Some background information for one of the multiple Viaspace products. Viaspace is one (the main one) of my 2009 predictions stated earlier in this thread.
As advances in measurement technology provide us with greater capabilities, the ability for more accurate testing and monitoring of gaseous water vapor content has grown. VIASPACE is leading the humidity sensing market with the recently introduced HS-1000 and HS-2000 Humidity Sensors. These devices provide unequalled testing and measurement accuracy, consistency, and reliability.
The VIASENSOR HS-1000 provides:
Accurate, rapid and reliable readouts of water vapor content in a given space
In-line testing functionality for small or large applications
Measurement range from 40 to 1000 millibar (30° C to 100° C dew point)
Real-time Data Plotting Software
Response time as fast as 0.8 seconds
Measurements that are independent of gas composition, pressure, or flow rates
The ability to test with confidence in a wide range of conditions including temperature, humidity, and gas flow rates.
The VIASENSOR HS-2000 Provides:
all of the features of the HS-1000 plus a measurement range of 80 to 2000 millibar (40° C to 120° C dew point).
Fuel Cell Development
The HS-1000 VIASENSOR provides an improved, new capability vital to designers of Hydrogen fuel cells of all sizes and applications. Covering a broad spectrum of temperature (30°-100°C), the in-situ installation of the laser-based sensor head of the HS-1000 enables extremely precise readings of the molecular absorption of water vapor. Readings can be taken every 1-2 seconds to provide fuel cell designers with a continuous flow of accurate measurement of dew point and/or relative humidity via straight forward connection to any computer. The HS-1000 is both compact and lightweight, enabling its use in virtually any lab environment and simplifying data collection of a variety of experiments and/or validation tests.
Fuel Cell Production
The HS-1000 VIASENSOR uses a non-contact, flow-through design to eliminate impact of contaminants in the gas, sensor damage or any drift in readings, even after accidental condensation on a sample cell. This stability of calibration is designed to last for an extensive amount of time with no maintenance required. The HS-1000 is also ideally suited for in-line validation of fuel cell performance on the production floor, as well as in the development lab. It can also supply a steady stream of real-time data for a wide variety of statistical analysis needed to ensure consistency of fuel cell performance.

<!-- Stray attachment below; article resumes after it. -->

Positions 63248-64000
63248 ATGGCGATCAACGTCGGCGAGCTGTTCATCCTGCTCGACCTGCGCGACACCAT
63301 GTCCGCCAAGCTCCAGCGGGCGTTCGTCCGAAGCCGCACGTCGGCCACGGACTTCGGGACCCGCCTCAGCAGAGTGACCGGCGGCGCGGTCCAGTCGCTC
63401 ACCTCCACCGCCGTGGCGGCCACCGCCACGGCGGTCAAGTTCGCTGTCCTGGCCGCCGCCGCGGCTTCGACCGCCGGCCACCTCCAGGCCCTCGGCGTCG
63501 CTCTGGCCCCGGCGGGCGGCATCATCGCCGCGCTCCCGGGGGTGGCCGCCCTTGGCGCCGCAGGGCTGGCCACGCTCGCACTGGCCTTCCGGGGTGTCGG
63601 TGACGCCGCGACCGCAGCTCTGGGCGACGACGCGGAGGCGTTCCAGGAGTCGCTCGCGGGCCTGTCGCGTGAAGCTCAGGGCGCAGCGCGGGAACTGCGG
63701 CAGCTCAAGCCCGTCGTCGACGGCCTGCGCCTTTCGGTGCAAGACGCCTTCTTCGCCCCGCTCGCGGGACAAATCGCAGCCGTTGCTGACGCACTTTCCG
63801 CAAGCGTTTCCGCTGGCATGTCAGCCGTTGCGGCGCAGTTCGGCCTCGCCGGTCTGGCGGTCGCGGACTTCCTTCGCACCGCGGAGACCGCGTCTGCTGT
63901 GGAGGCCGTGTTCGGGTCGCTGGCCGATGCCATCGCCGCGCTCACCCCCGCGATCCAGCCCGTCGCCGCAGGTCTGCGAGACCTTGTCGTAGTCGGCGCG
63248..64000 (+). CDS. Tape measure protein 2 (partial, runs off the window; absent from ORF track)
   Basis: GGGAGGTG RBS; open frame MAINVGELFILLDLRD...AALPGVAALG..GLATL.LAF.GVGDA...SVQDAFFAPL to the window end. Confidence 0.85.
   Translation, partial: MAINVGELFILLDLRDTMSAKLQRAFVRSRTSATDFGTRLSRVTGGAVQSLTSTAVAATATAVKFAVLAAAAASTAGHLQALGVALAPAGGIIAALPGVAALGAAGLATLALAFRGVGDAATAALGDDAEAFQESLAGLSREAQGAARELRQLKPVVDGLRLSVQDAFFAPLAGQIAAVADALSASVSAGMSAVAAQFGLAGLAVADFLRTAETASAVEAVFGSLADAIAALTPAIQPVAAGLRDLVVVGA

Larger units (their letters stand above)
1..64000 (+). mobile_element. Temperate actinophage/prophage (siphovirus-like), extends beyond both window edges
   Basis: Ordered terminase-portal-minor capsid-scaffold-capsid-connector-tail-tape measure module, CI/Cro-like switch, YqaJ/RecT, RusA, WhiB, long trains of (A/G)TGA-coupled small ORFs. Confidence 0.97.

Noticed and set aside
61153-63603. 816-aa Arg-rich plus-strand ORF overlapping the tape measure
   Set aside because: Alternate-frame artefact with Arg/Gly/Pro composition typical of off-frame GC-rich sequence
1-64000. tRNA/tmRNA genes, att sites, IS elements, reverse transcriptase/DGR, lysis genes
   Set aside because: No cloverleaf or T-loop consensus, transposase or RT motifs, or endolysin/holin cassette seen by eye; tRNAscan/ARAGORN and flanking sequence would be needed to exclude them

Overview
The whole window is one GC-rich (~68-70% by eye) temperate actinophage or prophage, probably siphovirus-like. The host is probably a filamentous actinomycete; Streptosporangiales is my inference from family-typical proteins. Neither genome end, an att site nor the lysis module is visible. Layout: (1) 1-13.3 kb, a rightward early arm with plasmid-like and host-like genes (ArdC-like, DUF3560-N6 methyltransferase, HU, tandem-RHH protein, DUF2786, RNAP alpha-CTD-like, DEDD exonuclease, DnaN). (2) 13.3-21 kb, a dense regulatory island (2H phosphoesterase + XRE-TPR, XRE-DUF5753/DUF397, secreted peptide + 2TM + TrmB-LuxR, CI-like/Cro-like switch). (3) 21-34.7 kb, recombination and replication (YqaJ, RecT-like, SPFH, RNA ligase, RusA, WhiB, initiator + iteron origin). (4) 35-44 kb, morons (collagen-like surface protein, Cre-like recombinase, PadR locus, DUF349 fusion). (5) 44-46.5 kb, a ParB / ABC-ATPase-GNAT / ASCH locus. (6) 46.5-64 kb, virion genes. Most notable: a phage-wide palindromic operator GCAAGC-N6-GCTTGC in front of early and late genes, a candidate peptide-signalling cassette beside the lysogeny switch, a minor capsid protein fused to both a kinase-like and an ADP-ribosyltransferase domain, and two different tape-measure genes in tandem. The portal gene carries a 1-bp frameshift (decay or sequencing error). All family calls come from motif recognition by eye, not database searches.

Fuel Cell Systems Maintenance
The HS-1000 VIASENSOR is a compact (15cm x 15cm x 5cm), lightweight (under 1 kg), highly accurate instrument that can be connected to virtually any laptop computer via the RS-232 serial port. Its calibration is designed to be literally maintenance free, making the HS-1000 the ideal instrument to measure the continued quality of gases flowing into hydrogen fuel cells via a T-connection to provide temporary gas or air line diversion and analysis in the field. The HS-1000 can also be modified to accept temporary, portable power from common ports found in most automotive vehicles today, enabling its use in remote or difficult access sites as well.
The HS-1000 VIASENSOR uses a laser-based design that is independent of a particular gas composition or pressure in order to make measurements. There is negligible interference or drift from foreign elements of combustion or other contaminants, allowing the VIASENSOR to accurately measure the molecular absorption of water vapor in high temperature environments, such as analysis of a variety of combustion gases. The HS-1000 is not affected by common contaminants found in those environments, permitting a continuous, real-time plotting of dew point in high temperature applications. The HS-3000 uses the same non-contact laser absorption spectroscopy technology as the other members of the VIASENSOR Product Family. This model has been optimized to cover the range of water vapor concentration typically found in products of the combustion of hydrocarbons with air. This is particularly useful in measuring the water vapor content of the exhaust of an internal combustion engine during its warm-up period. Without this measurement it is nearly impossible to convert the concentrations of other exhaust gases to a "dry basis" as usually required by regulatory agencies.